Hellmuth Lucius von Stoedten

From Wikipedia, the free encyclopedia
Jump to navigation Jump to search

Hellmuth Eduard Ferdinand Lucius von Stoedten, (14 July 1869 Estate Klein Ballhausen, Thuringia - November 14, 1934 in Berlin)[1] was a German diplomat during WWI.

Life[edit]

His father was Robert Lucius, Prussian Minister of Agriculture, and a confidant of Otto von Bismarck. Lucius married in 1896 Bertha von Stumm-Halberg, daughter of a gun manufacturer.

Gut Stödten um 1900

Lucius von Stoedten was initially attaché in Paris 1898-1900 and till 1906 secretary. In 1911 he was a counsellor in St. Petersburg. From 1914 he was a diplomatic agent and consul general in Durazzo, Albania. From 1915 to 1920 he was the German ambassador in Stockholm. Von Stoedten was very instrumental in the preservation of Swedish neutrality in World War I.[2] During the war he had a different view on the German policy towards Russia after the Russian Revolution than the military leadership. Erich Ludendorff accused the messenger even of disloyalty.[citation needed] However, Lucius was protected by the German Foreign Office.[3] In addition to other embassies in Stockholm he was largely responsible for the contacts with Alexander Protopopov, and the Russian opposition and revolutionaries. As such, he played a role in 1917 in the transport of Lenin from the German sphere of influence over Sweden to Russia.[4][5] Between 1921-1927 he was envoy in The Hague till he became sick.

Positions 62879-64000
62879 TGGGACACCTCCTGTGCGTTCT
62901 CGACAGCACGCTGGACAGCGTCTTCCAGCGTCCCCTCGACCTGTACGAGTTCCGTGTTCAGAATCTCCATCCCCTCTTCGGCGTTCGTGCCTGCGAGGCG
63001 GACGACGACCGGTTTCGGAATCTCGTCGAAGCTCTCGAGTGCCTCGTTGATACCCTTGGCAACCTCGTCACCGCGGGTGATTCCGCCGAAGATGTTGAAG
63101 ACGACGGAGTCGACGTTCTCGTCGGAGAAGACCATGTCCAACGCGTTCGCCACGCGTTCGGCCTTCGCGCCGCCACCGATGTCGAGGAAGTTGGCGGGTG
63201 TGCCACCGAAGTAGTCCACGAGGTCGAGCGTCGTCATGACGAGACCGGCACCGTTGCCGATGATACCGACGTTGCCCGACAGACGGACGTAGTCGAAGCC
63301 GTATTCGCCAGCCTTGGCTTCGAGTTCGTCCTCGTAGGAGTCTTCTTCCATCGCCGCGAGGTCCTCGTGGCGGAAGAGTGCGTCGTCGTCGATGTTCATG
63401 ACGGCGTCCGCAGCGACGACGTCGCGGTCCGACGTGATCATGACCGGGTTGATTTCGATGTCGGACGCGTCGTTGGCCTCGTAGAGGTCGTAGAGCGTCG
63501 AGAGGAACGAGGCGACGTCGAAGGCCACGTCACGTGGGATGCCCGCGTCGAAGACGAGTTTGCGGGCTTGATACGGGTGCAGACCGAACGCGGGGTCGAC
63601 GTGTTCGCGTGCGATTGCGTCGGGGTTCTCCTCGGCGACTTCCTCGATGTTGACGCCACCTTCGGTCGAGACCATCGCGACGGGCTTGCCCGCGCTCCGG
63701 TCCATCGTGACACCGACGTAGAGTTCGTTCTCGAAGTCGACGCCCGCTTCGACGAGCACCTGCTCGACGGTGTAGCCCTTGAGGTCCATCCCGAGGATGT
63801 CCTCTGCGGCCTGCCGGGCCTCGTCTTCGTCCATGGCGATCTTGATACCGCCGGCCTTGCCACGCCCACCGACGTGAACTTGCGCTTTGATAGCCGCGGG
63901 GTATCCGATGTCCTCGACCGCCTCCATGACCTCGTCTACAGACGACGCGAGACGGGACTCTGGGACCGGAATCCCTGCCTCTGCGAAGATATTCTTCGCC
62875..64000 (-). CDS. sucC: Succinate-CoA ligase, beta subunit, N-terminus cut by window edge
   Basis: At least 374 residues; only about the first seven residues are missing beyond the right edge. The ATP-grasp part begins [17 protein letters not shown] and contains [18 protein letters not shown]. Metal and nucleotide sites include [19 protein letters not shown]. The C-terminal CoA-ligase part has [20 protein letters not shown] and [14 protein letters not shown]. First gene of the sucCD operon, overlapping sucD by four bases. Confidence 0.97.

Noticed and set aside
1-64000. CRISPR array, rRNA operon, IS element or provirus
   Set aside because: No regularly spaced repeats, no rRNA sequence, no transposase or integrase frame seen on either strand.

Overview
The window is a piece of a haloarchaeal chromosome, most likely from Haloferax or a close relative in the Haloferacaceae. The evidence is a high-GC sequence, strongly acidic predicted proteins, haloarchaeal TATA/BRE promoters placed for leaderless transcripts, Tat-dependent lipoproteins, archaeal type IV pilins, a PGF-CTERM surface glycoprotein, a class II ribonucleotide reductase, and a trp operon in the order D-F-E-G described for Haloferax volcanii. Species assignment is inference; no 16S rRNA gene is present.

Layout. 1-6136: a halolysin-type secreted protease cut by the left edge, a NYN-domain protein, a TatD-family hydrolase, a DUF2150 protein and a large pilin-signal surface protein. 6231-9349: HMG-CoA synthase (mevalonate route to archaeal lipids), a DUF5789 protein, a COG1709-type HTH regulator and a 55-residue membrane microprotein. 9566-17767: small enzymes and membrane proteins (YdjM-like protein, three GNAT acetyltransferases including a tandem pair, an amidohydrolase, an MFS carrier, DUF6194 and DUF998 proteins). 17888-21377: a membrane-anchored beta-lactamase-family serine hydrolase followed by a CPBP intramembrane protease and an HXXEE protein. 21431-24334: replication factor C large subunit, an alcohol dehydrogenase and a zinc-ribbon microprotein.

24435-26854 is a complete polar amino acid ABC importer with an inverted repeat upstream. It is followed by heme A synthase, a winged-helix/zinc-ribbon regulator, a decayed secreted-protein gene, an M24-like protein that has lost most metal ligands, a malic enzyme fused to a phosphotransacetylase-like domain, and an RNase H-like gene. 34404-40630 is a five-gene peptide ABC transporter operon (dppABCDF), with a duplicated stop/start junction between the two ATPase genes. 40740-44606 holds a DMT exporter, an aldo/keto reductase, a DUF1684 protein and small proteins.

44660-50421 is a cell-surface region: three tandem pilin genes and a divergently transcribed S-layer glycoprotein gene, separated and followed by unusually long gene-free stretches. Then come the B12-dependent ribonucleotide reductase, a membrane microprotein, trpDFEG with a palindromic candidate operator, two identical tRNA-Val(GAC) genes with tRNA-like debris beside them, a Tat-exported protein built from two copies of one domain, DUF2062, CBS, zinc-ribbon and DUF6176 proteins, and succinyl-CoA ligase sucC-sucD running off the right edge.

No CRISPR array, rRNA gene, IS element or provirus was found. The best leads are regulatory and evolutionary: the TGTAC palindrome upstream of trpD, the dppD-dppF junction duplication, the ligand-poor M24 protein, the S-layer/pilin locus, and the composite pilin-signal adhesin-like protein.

Lucius of Stoedten is known a patron of the arts. By Auguste Rodin, with whom he was friends, he acquired the marble sculpture "The Kiss". Gerhart Hauptmann also counted among his friends. Von Stoedten possessed an important collection of letters of Heinrich Heine. Rainer Maria Rilke dedicated Lucius von Stoedten in 1922 an opportunity poem that led Martin Heidegger to the question: "Why poet?"[6]

Lucius was the owner of a manor in Stödten Straußfurt, inherited the family estate Ballhausen after the death of his eldest brother Otto Baron Lucius of Ballhausen (1932). Since then Hellmuth was the "Baron Lucius of Ballhausen".

References[edit]

  1. ^ Lebensdaten und Kurzbiografie lt. Angaben des Deutschen Bundesarchivs
  2. ^ Robert von Lucius: Die Erfurter Familie Lucius. Erfurter Heimatbrief Nr.34 (1978), S.35
  3. ^ Kurt Riezeler: Tagebücher, Aufsätze, Dokumente. Göttingen 1972, S. 93
  4. ^ Gerd Koenen: Der Russland-Komplex. Die Deutschen und der Osten 1900–1945. München 2005, S. 81
  5. ^ [1]
  6. ^ Hindrek M. Emrich: Texte zu Rilke. Göttingen 2008, S. 89